A biotope is defined as a geographical region in which the biological environment is uniform, and the flora and fauna distribution is also uniform. The term is closely related to another term “habitat,” but the two have distinct characteristics. The word “biotope” is derived from two Greek words “bios” (meaning life) and “topos” (which means place). Ernst Haeckel, a renowned German zoologist, is credited with introducing the concept in his “General Morphology” book published in 1866. In his book, Haeckel states of an ecosystem which he named as a “biota” which was shaped by the interaction of the biosphere and environmental factors such as soil and water. However, it was another German, F. Dahl, a Berlin Zoological Museum professor, who first coined the term “biotope” in 1908 when classifying a distinct ecological system.
Characteristics Of A Biotope
Several characteristics define a biotope. One characteristic is human interaction. A biotope does not exist exclusively in a wild setting but can also exist with human interaction. Many human activities are even necessary for the development of a biotope. An example of human interaction in a biotope is an ornamental flower bed who’s planting and nurturing is done by humans and in return are pleased with the aesthetic effect brought by the flower. Another characteristic that distinguishes a biotope is artificial objects. Areas of human interaction are likely to come into contact with artificial items. Such artificial items are suitable for the regeneration of biotopes, with their arrangement and design being critical in biotope regeneration. Artificial items made of biodegradable materials such as mats made of jute or sisal help in the regeneration of their respective biotopes, particularly when they interact with the elements (sun, water, and wind). Another characteristic is that a biotope is defined in a microscale instead of a macroscale as is the case with an ecosystem. A biotope can be as small as a small aquarium or even a tiny potted plant. Therefore, the conservation of a biotope is quite achievable due to its microscopic nature. The other characteristic of biotopes is that they are an open system meaning, biotopes are rarely identified in isolated scenarios but occur in networks with different biotopes being interconnected to each other. When planning the regeneration of a biotope, the several biotopes are arranged to form a stretch.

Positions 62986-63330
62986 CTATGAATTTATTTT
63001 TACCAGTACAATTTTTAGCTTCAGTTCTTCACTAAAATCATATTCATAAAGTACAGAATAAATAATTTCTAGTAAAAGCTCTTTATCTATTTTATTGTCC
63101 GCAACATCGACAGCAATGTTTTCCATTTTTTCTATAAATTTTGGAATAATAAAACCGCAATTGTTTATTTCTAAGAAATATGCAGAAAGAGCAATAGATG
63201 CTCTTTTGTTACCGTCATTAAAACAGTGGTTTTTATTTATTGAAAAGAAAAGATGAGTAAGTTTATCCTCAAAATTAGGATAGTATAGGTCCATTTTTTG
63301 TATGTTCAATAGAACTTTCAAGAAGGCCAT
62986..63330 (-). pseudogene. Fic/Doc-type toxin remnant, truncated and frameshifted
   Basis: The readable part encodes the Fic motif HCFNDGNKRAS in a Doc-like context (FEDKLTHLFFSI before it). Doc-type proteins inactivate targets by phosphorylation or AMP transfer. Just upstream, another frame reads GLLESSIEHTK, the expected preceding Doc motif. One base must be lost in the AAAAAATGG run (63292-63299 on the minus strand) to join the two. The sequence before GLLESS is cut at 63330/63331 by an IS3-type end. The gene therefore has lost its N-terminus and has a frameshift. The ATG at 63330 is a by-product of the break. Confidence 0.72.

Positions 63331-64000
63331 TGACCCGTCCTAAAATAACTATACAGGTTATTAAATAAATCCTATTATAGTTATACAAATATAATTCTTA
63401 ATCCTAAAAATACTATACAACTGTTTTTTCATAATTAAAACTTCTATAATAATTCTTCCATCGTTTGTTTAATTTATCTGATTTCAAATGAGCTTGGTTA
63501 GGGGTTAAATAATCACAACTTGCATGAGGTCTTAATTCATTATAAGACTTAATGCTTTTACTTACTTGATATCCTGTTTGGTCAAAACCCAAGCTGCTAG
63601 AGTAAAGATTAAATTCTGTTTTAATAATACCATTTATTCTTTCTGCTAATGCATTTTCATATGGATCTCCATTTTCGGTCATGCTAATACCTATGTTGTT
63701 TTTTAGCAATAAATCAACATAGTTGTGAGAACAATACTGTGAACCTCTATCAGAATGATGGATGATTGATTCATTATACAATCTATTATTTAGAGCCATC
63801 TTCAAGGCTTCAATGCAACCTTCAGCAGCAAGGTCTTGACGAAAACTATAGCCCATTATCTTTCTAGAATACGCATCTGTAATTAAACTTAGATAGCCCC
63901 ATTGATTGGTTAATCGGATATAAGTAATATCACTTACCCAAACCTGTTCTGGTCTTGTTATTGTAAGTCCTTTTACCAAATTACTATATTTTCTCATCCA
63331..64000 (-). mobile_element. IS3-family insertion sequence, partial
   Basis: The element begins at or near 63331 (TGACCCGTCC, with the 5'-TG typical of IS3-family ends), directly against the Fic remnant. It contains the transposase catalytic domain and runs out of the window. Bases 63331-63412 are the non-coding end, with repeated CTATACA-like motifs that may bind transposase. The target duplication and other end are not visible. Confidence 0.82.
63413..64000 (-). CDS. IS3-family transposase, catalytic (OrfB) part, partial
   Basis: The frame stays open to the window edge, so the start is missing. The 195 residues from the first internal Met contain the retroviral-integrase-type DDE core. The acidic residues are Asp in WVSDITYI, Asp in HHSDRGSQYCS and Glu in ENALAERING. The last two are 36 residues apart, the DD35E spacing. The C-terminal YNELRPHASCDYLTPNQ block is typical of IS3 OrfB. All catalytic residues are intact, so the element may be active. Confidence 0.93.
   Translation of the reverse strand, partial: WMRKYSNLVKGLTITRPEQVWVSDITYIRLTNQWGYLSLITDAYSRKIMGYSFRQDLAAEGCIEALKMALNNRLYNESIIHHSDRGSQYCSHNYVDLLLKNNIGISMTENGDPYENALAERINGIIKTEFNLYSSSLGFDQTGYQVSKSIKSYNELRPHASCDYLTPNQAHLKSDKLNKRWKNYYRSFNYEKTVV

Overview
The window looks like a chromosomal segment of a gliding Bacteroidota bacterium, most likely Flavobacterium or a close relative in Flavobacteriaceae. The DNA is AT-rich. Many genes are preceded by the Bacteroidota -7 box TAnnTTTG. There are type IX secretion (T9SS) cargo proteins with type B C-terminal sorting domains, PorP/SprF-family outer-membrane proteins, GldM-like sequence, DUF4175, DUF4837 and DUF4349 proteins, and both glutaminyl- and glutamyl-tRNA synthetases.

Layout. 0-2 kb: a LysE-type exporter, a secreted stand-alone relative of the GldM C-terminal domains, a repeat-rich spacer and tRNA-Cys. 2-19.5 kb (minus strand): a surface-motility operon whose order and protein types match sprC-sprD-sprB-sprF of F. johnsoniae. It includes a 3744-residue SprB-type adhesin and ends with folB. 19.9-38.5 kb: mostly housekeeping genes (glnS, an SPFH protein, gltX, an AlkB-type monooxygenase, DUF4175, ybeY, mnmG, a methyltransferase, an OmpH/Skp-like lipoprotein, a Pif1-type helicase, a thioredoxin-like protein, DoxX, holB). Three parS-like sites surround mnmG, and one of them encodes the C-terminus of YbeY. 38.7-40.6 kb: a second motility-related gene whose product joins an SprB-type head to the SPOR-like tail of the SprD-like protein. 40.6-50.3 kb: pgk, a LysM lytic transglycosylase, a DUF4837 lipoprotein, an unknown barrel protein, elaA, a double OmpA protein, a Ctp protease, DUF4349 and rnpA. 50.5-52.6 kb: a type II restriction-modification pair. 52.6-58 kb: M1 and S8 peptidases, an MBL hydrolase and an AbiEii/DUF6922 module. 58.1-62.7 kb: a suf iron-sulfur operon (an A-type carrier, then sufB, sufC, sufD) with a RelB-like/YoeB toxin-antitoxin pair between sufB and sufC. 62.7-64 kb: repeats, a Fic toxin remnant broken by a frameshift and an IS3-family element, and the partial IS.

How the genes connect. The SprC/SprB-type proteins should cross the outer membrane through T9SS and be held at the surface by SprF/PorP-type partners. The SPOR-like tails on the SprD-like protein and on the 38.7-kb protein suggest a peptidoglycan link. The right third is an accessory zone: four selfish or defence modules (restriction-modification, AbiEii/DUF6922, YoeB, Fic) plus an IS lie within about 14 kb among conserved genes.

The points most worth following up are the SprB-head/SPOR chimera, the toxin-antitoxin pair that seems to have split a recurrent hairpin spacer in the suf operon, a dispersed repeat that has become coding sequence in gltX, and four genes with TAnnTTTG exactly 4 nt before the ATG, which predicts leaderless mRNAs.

While the definition of biotope makes it an ecological issue, the term is also used in political and administrative contexts. The term is popularly used closely with the preservation, creation, and regeneration of natural environments.
Application In Germany